The winners of the Pulizter Prize for journalism and the arts have been announced. The awards, one of the most prestigious in journalism, this year reflect the changing face of journalism, with two websites - the Huffington Post and Politico - picking up their first prizes.
Here is a full list of the winners:
Awarded to the Philadelphia Inquirer for its exploration of pervasive violence in the city's schools, using powerful print narratives and videos to illuminate crimes committed by children against children and to stir reforms to improve safety for teachers and students.
Breaking news reporting
The Tuscaloosa News Staff, for its enterprising coverage of a deadly tornado, using social media as well as traditional reporting to provide real-time updates, help locate missing people and produce in-depth print accounts even after power disruption forced the paper to publish at another plant 50 miles away.
Awarded to Matt Apuzzo, Adam Goldman, Eileen Sullivan and Chris Hawley of the Associated Press for their spotlighting of the New York police department's clandestine spying program that monitored daily life in Muslim communities, resulting in congressional calls for a federal investigation, and a debate over the proper role of domestic intelligence gathering.
Also awarded to Michael J Berens and Ken Armstrong of the Seattle Times for their investigation of how a little known governmental body in Washington state moved vulnerable patients from safer pain-control medication to methadone, a cheaper but more dangerous drug, coverage that prompted statewide health warnings.
Awarded to David Kocieniewski of the New York Times for his lucid series that penetrated a legal thicket to explain how the nation's wealthiest citizens and corporations often exploited loopholes and avoided taxes.
Awarded to Sara Ganim and members of the Patriot-News Staff, Harrisburg, Pennsylvania, for courageously revealing and adeptly covering the explosive Penn State sex scandal involving former football coach Jerry Sandusky.
Awarded to David Wood of Huffington Post for his riveting exploration of the physical and emotional challenges facing American soldiers severely wounded in Iraq and Afghanistan during a decade of war.
Awarded to Jeffrey Gettleman of the New York Times for his vivid reports, often at personal peril, on famine and conflict in East Africa, a neglected but increasingly strategic part of the world.
Awarded to Eli Sanders of the Stranger, a Seattle, Washington, weekly, for his haunting story of a woman who survived a brutal attack that took the life of her partner, using the woman's brave courtroom testimony and the details of the crime to construct a moving narrative.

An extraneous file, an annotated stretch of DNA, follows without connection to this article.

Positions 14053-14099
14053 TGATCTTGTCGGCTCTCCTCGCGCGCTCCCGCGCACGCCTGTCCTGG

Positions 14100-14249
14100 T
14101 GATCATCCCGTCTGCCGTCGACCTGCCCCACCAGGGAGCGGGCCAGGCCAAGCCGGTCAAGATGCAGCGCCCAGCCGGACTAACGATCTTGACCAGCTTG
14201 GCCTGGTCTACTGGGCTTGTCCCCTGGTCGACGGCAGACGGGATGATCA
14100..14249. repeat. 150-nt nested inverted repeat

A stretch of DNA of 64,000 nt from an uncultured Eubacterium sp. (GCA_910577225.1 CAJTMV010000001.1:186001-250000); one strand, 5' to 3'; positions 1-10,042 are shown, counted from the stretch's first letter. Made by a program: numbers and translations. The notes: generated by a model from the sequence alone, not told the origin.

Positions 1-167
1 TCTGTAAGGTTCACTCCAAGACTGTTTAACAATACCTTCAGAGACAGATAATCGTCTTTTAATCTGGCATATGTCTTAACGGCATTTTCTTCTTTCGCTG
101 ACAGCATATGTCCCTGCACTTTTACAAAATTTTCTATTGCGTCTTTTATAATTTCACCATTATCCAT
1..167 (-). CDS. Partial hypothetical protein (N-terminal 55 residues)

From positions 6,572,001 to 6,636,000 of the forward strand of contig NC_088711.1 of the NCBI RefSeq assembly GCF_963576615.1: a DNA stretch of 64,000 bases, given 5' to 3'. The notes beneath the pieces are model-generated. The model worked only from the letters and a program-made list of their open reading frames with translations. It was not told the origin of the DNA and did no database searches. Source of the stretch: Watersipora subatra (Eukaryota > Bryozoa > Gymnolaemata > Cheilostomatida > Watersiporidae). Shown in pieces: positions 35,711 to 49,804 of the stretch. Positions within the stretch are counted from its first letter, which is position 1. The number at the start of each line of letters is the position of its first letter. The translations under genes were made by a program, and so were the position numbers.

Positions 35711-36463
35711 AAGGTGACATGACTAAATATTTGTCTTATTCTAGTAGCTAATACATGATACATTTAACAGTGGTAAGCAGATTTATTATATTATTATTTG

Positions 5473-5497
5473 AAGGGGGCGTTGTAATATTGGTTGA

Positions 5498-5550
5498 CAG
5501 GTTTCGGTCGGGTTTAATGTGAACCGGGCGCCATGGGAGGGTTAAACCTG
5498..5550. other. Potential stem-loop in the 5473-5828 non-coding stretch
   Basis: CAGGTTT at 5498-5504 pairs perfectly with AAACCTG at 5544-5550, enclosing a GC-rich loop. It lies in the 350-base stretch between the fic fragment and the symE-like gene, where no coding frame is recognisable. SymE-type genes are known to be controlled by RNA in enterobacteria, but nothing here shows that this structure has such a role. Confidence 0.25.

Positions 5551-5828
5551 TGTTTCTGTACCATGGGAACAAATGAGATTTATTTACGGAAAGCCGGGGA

Awarded to Mary Schmich of the Chicago Tribune for her wide range of down-to-earth columns that reflect the character and capture the culture of her famed city.
Awarded to Wesley Morris of the Boston Globe for his smart, inventive film criticism, distinguished by pinpoint prose and an easy traverse between the art house and the big-screen box office.
Awarded to Matt Wuerker of Politico for his consistently fresh, funny cartoons, especially memorable for lampooning the partisan conflict that engulfed Washington.
Breaking news photography
Awarded to Massoud Hossaini of Agence France-Presse for his heartbreaking image of a girl crying in fear after a suicide bomber's attack at a crowded shrine in Kabul.
Awarded to Craig F Walker of the Denver Post, for his compassionate chronicle of an honorably discharged veteran, home from Iraq and struggling with a severe case of post-traumatic stress, images that enable viewers to better grasp a national issue.
Awarded to Water by the Spoonful, by Quiara Alegría Hudes, an imaginative play about the search for meaning by a returning Iraq war veteran working in a sandwich shop in his hometown of Philadelphia.
Awarded to Malcolm X: A Life of Reinvention, by the late Manning Marable (Viking), an exploration of the legendary life and provocative views of one of the most significant African-Americans in US history, a work that separates fact from fiction and blends the heroic and tragic. (Moved by the Board from the Biography category.)
Awarded to George F Kennan: An American Life, by John Lewis Gaddis (The Penguin Press), an engaging portrait of a globetrotting diplomat whose complicated life was interwoven with the Cold War and America's emergence as the world's dominant power.
Awarded to Life on Mars, by Tracy K Smith (Graywolf Press), a collection of bold, skillful poems, taking readers into the universe and moving them to an authentic mix of joy and pain.
Awarded to The Swerve: How the World Became Modern, by Stephen Greenblatt (W.W. Norton and Company), a provocative book arguing that an obscure work of philosophy, discovered nearly 600 years ago, changed the course of history by anticipating the science and sensibilities of today.
Prize in music
Awarded to Kevin Puts for Silent Night: Opera in Two Acts, commissioned and premiered by the Minnesota Opera in Minneapolis on November 12 2011, a stirring opera that recounts the true story of a spontaneous cease-fire among Scottish, French and Germans during World War I, displaying versatility of style and cutting straight to the heart. Libretto by Mark Campbell (Aperto Press).